Tuesday, 13 July 2010

Kanyakumari

We had some breakfast and soon after Richard came to pick us up to go to Kaniyakumari (Cape Comorin). The day was already stiflingly hot and no inkling of rain was to be seen as up in north.

Richard & Jira outside Suchindram temple

Suchindram temple


Kanniyakumari is some 30k's south of Nagercoil, it is the southernmost point of the sub continent where the Arabian Sea, Bay of Bengal and Indian Ocean meet. Our first stop was at the Suchindram Thanumalayan hindu temple. As usual photography was prohibited. The temple itself is 1300 years old and still an active place of worship. Upon entering I had to remove my shirt and shoes. The entry was free so, I bought some pooja materials to make merit for Hanuman and Lakshmi. A Baba took us around showing the highlights of the premises. We could see where the oil lamps were placed in the olden times when hundreds of people were fed on the temple grounds and also the musical pillars carved out of single stone blocks, we also saw the only (?) female Ganesh statue in India.

Kanyakumari Church


Having done this stop we started further south to Kaniyakumari and soon reached the small city and the waterfront where there was two small islets with the Vivekananda Memorial built on one and on the other a tall statue of Thiruvalluvar, a famous Tamil poet. Transport was by small ferries that took people to and fro the islets. The wind was not strong but a stead breeze kept blowing and the swell was rolling in from the Indian Ocean which made the boarding a bit risky as the ferries were whisked forward and backwards while people were trying to board. Richard told us that sometimes the ferry service is suspended if the seas gets too rough so if you are on the Islets you need to sit it out there.

Vivekananda Memorial

The poet Thiruvalluvar



The Islet was very peaceful with the building serving as meditation halls and part museums. It is built to honor the Swami Vivekananda who visited the place in 1892 and attained a great state of enlightment and is now a very popular place to visit both for Indians and foreigners alike. The Vivekananda Memorial has even its own dedicated website. We walked around for awhile and admired the views but soon we felt a less spiritual rumble in our bellies and left for lunch in Kaniyakumari.

On Vivekananda

Exit from Vivekananda



For lunch we had a traditional thali that is a big stainless steel plate with lots of small bowls containing various dhal's, dahi, sweet dahi, rassam and veg curries. In the middle there is a mound of rice on a banana leaf. All you need now is a right hand with deft fingers to spoon it all up. We also managed to get some Kingfisher to wash it all down.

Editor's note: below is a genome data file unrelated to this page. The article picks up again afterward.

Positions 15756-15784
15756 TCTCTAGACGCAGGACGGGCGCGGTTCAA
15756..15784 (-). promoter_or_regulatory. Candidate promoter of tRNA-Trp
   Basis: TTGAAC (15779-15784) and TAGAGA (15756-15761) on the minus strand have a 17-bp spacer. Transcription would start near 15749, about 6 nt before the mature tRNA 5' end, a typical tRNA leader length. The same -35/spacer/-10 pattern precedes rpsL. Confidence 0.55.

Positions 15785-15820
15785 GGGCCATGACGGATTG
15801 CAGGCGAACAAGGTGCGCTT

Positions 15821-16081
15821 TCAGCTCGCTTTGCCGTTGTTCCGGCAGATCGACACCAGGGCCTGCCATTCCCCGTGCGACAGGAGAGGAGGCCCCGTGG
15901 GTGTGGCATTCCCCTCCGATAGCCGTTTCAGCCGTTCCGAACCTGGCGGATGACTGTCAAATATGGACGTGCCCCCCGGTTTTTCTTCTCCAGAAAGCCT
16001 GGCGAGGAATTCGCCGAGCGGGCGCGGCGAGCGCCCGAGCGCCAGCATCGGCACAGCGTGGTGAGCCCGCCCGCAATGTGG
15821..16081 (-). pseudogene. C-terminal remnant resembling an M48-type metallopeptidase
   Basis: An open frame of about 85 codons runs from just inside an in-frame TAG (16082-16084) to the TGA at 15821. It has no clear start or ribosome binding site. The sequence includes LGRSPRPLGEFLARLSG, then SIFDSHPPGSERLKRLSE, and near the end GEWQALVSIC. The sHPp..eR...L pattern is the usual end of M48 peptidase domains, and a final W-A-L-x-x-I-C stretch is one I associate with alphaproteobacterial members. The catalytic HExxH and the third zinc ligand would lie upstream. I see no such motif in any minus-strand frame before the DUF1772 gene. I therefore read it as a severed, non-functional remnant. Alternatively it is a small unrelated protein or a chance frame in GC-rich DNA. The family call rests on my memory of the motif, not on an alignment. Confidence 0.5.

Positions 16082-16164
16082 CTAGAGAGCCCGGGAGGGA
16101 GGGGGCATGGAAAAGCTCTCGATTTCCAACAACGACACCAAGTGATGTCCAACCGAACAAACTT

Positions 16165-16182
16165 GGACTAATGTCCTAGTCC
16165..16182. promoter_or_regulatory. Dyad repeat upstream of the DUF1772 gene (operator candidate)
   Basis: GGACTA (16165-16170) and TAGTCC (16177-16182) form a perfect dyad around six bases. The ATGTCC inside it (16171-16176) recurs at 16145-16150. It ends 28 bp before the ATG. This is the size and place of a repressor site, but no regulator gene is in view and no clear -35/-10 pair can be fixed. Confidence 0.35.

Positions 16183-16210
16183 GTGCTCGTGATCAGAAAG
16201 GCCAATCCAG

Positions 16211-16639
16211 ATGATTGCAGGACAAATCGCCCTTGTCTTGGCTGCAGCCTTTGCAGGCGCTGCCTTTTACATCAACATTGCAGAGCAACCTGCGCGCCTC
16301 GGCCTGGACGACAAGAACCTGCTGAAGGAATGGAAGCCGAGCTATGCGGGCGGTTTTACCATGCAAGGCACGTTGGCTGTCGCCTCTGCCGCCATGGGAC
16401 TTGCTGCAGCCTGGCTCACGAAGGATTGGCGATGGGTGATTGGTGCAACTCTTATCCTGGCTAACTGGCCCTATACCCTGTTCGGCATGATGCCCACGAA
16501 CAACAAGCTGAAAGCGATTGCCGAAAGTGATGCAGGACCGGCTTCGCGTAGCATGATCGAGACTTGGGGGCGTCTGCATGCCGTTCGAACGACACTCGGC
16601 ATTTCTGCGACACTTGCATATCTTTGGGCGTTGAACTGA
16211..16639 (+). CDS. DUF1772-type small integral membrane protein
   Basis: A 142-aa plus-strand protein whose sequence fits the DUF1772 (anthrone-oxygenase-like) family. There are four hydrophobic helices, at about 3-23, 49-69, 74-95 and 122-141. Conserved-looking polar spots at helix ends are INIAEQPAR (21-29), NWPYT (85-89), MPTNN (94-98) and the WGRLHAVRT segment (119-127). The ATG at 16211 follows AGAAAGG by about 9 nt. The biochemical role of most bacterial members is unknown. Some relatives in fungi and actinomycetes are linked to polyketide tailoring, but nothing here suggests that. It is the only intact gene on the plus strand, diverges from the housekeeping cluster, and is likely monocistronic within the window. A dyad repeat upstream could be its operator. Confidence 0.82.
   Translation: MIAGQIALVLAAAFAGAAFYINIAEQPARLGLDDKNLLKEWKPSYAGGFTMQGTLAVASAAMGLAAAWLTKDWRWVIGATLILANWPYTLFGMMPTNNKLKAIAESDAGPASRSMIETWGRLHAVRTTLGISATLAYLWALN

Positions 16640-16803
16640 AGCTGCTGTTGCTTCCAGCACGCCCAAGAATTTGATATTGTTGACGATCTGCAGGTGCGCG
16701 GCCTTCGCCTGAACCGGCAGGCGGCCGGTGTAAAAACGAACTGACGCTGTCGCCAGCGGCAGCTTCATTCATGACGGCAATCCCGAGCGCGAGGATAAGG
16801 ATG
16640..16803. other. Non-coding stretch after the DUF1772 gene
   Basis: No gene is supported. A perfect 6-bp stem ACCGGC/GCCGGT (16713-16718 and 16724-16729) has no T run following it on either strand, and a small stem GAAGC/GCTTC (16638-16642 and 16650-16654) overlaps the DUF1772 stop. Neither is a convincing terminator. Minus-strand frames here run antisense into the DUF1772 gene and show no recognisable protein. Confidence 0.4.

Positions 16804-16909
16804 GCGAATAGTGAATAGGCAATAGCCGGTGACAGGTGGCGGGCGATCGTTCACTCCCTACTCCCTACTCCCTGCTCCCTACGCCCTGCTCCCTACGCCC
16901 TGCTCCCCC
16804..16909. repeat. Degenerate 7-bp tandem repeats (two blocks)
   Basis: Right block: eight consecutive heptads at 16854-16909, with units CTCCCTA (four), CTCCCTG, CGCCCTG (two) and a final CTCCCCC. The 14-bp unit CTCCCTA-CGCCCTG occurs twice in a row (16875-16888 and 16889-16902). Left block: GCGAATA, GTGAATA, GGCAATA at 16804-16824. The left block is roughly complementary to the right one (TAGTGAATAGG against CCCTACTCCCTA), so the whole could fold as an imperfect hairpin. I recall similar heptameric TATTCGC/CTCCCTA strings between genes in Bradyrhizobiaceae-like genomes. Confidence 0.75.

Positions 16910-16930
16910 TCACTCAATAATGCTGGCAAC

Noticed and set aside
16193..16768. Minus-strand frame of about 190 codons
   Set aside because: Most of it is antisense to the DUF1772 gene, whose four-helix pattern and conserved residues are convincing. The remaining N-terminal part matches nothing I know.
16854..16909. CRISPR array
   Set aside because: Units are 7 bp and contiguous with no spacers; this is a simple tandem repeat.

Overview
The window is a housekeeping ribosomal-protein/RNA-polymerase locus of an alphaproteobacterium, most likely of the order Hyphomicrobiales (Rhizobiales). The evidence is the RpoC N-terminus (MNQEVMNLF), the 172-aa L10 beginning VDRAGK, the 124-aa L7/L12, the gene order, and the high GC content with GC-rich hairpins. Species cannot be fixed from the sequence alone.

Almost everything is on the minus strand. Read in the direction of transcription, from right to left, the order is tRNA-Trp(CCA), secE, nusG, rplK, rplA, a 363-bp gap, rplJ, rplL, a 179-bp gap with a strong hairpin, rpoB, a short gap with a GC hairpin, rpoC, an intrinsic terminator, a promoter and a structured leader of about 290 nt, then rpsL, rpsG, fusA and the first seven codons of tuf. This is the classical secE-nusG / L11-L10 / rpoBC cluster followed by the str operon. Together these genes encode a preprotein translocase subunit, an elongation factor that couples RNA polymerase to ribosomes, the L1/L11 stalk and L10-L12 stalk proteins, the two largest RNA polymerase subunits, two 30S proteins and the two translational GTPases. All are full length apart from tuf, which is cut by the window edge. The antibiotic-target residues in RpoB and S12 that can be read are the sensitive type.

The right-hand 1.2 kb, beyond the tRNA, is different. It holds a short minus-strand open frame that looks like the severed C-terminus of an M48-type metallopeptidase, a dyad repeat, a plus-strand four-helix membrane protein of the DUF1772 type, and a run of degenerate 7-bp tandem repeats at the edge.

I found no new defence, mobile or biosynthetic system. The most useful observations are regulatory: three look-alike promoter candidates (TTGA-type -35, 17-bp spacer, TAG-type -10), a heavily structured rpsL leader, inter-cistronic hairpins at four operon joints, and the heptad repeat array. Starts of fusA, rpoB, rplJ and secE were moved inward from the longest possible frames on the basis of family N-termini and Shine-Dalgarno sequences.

Swell from Indian Ocean, in background Kali temple


After lunch we walked around a bit checking the local stalls selling knick knacks for tourists. It was mostly engraved shells, T-shirts, slippers, sunglasses, spices etc. We walked to the Kali temple that is on the shore side facing the Memorial, there is also a Gandhi Mandapam (Memorial) where his ashes were kept before immersion into the sea took place. I saw another Gandhi tomb in New Delhi, so I wonder what is kept there.

Kattumaram


The shore side up from Kanyakumari is not that impressive, some hotels and guest houses are built there but the shore itself is pretty inaccessible. After awhile we ended up to the Church facing the Vivekananda and we also went inside. The church was pretty sparsely furnished and did not even have an organ. Otherwise it was beautiful. I walked to the beach behind the church where I could see several fishing boats laid up for the spawning season as well as one traditional Tamil craft called "Kattumaram", literally translated "bundled logs".

Kanyakumari

The "Kattumaram" is consisting of not much more than 2-3 tied up logs and Richard said they also put a sail on it. I think the Tamil fishermen have a lot of guts going out to sea in these crafts. As Jira was feeling tired we headed back to Nagercoil and Richard dropped us off at the Hotel. We took a short rest before Richard came and pickked us up in a tuk-tuk that took us to his house. At his house we met his wife Wonita, her niece Annabel and his eldest son Allester as well Richard's mom.

Women waiting for bus

After some small talk Jira went to try on how to put on an Indian sari and after wards she realized it is just like the Thai traditional dress but with an additional fold. Then it was time for food and we were served parathas with prawn curry and vegetables. Soon after it was time to get back to the Hotel for a good nights rest.

Jira trying on sari

Wonita & Richard



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